Nevertheless the quality of RTM decisions remains the issue here. I agree that improvements can be made. As Mr Grotke suggests district caucuses might be of use. Perhaps required halfway through the year or even quarterly. Or perhaps there can be additional qualifications for nominations such as written statements about key issues and/or ideas that must be submitted with petitions and would then be posted on the town website. A little creative thinking along this line might produce a thousand reasonable ideas for making better reps. Would stronger requirements reduce the number of people interested in being a rep at all? Maybe. If so, perhaps ensuing investigation might show that a smaller body is better anyway. Most of all, however, is the need to find a way to measure RTM’s effectiveness to know if there is a problem at all and, if so, what they are and how serious them may be. Then we can take more intelligent steps to remediate.

  • Effectiveness

    Thanks for the thoughts.

    I’m not questioning the quality of the decisions here, but the access and accountability in this form of democracy.

    Your main point is the lack of a way to measure effectiveness. Very true. There isn’t much to go on other than meeting warnings, budgets, and occasional vote tallies. Tax rates rising and falling. New projects and initiatives being undertaken or accomplished.

    Are reps effective at approving what’s presented to them? I think, more or less, yes. Would they have more effectiveness with control over how the Town operates if they handled the annual budget instead of the selectboard? Probably.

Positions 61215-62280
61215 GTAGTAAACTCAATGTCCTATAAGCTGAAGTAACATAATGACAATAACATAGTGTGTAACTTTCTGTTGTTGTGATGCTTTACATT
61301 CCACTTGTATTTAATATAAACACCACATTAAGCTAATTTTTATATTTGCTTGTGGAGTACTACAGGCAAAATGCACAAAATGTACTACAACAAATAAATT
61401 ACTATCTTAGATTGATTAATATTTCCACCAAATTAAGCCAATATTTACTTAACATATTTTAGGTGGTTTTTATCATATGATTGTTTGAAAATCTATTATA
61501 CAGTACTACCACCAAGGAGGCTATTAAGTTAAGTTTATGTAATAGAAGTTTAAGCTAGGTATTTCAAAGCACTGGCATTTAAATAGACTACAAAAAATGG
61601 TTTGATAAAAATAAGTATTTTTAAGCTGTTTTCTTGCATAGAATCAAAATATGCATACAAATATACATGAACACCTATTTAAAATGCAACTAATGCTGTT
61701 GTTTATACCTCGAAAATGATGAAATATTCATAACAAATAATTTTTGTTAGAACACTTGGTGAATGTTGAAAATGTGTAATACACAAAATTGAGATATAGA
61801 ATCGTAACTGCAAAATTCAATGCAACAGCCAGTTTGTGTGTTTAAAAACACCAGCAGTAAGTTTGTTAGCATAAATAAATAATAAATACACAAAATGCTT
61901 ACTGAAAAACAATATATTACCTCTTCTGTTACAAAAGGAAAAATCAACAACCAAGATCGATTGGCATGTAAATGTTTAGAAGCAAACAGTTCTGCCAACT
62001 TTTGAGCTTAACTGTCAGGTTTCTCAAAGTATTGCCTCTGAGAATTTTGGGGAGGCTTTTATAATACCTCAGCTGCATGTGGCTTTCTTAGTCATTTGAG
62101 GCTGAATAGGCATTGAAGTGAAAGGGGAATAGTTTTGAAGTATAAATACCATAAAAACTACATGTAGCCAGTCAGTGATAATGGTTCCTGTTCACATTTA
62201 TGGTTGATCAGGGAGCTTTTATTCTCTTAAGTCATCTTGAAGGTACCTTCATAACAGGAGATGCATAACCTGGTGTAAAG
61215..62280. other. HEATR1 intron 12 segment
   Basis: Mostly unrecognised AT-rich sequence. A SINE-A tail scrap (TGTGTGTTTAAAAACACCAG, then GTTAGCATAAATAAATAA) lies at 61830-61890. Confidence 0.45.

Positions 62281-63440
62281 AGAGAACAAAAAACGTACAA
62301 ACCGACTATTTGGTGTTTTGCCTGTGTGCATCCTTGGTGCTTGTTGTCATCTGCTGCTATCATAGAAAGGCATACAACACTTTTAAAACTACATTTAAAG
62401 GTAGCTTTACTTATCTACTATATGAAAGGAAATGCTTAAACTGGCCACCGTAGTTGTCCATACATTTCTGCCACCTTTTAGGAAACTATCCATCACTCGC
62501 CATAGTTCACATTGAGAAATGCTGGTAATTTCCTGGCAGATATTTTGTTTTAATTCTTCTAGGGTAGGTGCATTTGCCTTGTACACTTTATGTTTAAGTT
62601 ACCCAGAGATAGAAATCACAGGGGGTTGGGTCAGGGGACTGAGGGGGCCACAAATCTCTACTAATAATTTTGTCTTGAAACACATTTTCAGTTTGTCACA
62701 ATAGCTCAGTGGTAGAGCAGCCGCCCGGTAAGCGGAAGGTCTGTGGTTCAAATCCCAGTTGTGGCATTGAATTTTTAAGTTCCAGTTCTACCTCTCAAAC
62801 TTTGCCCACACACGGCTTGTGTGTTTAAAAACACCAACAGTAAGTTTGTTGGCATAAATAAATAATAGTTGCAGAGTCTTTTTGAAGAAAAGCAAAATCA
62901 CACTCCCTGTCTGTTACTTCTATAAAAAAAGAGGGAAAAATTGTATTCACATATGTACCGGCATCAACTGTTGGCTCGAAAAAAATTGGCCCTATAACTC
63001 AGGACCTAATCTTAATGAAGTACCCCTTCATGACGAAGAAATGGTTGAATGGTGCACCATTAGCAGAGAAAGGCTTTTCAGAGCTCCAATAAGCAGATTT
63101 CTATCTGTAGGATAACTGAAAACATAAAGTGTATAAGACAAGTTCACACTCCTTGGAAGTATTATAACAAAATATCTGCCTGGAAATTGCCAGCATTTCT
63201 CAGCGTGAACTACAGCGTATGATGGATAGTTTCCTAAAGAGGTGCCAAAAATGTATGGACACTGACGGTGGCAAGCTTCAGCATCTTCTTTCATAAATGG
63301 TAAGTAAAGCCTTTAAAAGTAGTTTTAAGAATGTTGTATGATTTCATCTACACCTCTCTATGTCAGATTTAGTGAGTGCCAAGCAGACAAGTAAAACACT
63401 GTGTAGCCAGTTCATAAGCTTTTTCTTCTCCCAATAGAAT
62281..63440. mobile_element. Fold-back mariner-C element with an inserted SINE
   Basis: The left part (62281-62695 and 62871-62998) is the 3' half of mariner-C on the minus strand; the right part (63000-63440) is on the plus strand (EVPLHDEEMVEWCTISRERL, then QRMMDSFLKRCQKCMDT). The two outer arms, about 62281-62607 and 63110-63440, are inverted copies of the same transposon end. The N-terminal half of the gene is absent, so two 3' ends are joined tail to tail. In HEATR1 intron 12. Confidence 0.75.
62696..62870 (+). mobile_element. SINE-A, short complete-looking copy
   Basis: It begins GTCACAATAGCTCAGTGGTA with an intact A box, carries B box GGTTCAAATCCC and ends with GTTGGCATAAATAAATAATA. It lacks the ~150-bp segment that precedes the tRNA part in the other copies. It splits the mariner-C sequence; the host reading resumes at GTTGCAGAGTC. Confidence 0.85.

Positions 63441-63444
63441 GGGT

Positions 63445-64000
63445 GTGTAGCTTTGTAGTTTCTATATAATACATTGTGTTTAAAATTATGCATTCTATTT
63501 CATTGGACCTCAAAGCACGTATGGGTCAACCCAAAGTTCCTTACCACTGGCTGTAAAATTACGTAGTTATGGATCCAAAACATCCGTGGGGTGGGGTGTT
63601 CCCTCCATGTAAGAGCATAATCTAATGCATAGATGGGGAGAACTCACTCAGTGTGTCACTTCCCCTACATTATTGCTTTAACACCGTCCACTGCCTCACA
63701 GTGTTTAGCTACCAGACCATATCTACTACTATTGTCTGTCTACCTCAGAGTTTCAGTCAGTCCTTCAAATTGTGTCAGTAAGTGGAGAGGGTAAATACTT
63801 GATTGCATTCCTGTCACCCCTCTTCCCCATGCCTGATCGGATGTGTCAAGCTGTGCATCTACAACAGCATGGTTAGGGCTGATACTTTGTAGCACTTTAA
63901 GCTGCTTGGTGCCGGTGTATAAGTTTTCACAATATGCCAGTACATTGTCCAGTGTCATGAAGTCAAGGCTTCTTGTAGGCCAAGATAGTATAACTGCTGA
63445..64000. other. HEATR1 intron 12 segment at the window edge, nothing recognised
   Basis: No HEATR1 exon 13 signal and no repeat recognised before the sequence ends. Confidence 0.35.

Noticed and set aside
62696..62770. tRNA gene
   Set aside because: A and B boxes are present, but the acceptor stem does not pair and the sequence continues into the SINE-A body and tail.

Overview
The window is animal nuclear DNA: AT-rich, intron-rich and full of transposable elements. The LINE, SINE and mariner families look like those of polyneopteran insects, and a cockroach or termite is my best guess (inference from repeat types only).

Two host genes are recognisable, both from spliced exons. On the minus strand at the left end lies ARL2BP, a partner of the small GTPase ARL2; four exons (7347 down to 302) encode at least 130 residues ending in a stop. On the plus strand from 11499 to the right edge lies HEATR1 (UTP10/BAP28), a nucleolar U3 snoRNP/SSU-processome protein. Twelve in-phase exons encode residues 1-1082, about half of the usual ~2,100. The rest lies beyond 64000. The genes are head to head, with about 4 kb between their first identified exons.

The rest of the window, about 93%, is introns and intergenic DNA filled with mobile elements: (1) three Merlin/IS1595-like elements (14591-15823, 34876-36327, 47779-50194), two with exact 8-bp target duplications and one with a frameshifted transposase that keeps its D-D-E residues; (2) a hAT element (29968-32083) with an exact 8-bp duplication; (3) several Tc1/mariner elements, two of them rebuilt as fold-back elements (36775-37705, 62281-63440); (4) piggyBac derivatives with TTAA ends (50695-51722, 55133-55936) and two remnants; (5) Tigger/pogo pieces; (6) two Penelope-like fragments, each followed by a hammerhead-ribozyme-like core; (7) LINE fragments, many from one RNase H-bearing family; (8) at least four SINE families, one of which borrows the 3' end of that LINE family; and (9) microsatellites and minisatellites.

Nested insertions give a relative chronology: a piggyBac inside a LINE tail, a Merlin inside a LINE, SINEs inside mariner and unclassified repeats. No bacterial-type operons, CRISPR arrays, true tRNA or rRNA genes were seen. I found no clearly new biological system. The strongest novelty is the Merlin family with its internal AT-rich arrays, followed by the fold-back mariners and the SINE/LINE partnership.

Is the system effective at being representative of the people of town? I’m not so sure. Sitting through the selectboard meetings of the last year, a highly motivated group of people were quite effective at looking at community safety and changing rules about rental housing. Both quite substantial changes, and accomplished for the most part by people who aren’t typically seen at RTM. There’s a bit of a disconnect, but perhaps a new wave of those politically involved at the selectboard levels will move to RTM? Not so sure.

    I don’t think RTM is a structure that works for a lot of people. I think it does work, or appears to work, from the point of view of a rep. I did it. I gathered my signatures, went to the informational sessions, and spent the day debating and voting. It is also true that one can have an interest, but not get enough votes, to participate in Brattleboro democracy as a rep.

    Fun to discuss, and working it all out with words on paper is a cheap and easy experiment that might lead to something.